California Mystery Worship Five: Church Reservations Needed

Chocolates for visitors and the necessary parking pass for free parking
Chocolates for visitors and the necessary parking pass for free parking. Photo by Christy Thomas

My first hint that this might be a radically different place to go to church was the fact that I had to make a reservation to attend.

And radically different it was–full of life, music, great greetings, welcomed earplugs, and the challenge to live without fear fearlessly given.

On the recommendation of a Denton-area friend who follows their music, I drove to Los Angeles for one final Sunday to attend worship at Fearless LA, a one-year old church plant. It meets in a nightclub in deep downtown LA, near Spring and 6th Streets.

The church began September, 2013. Jeremy and Christy Johnson, a young couple from Modesto, CA who spring from the Calvary Chapel background, founded the church. Jeremy, a former youth pastor, and Christy, a gifted vocalist and worship leader, brought their two young children and a host of powerfully talented musicians with them on this experiment in faith. They followed the call of God to bring the Gospel freedom to Los Angeles.

The Worship Experience

Friendly greeters, not concerned that we were 30 to 40 years older than most other worshipers, explained the layout, and offered refreshment, including freshly made pancakes, and earplugs. Babies in worship wear noise-cancelling headphones.

Just before 11 am, I walked into the nightclub-dancefloor-turned-worship-space.  An extensive stage with six giant screens loomed in front of the 100 folding chairs.  And at 11:00 am, the music began. With the earplugs in place, I was able to enjoy an excellent 30 minute Christian rock concert led with 11 piece band of musicians and vocalists.

If you want to watch this video, you will get a good sense of what that morning was like:

Nearly everyone was dancing, a synthesizer linked the music to a light show on the massive screens, and words of praise to God, deep thankfulness for God’s love, and pleas for God to break barriers filled the screen. Seats quickly filled and extras were set up.

The name of Jesus was lifted up. Joy, expressed by dancing and singing people, transformed nightclub to center of worship.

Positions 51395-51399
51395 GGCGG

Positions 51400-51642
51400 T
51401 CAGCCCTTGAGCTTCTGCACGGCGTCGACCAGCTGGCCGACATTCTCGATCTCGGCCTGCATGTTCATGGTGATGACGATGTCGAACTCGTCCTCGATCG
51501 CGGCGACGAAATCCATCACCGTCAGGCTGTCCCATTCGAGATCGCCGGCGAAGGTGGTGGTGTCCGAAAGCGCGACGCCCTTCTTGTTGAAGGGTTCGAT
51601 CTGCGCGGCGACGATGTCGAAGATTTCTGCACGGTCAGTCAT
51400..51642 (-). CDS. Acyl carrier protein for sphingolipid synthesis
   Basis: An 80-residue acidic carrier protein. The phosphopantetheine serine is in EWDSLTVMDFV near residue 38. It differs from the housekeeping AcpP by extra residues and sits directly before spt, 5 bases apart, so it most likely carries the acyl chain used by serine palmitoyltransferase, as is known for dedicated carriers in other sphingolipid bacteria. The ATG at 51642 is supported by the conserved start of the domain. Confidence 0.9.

At 11:30, Jeremy came on the platform and offered welcome and spoke briefly of the church history. He moved to prayer and asked God to touch and heal all those there on this day. He then asked everyone in need of physical healing or a miracle to lift their hands. Then he asked everyone else in the congregation to lay hands on those with lifted hands as he prayed for those things. I made no move to participate, nor felt any pressure to do so, and just observed with interest.

At 11:37, we sat down and first time visitors were all given a candy bar and invitation to stay afterward for further information.  People were asked to take out their smart phones and register their attendance and many did.

Co-pastor Christy offered an eight minute appeal for people to step out in faith and give generously. She shared testimonies received last week of answered prayers for miracles and healings

Jeremy then came back to the platform for a 40 minute long message centering on the Matthew 14 story about Jesus walking on the water in the storm.  He emphasized Peter’s willingness to get out of the boat and walk to Jesus.  He also demonstrated it by having an inflatable boat on the platform populated by others on the worship team.

He spoke passionately, using a call and response style, of a paradigm shift where people leave behind their fears (thus the name of the church, “Fearless LA”) and step out in faith to follow Jesus no matter where it might lead. He spoke of his own journey from fear to confidence, how he learned as a youth pastor to become totally dependent upon God for his leading and his ministry.

The Invitation

His invitation to come to Jesus took nearly 20 minutes of powerful, emotional stories of lives changed. He called everyone who needed this new movement in their lives to take one step away from their chairs and then walk forward.  Most of the congregation responded. After more hand-raising and prayer, we were finally dismissed at about 12:55 pm.  It is my understanding that this service ended earlier than many do–there are days when the Spirit falls and they stay in worship quite a bit longer.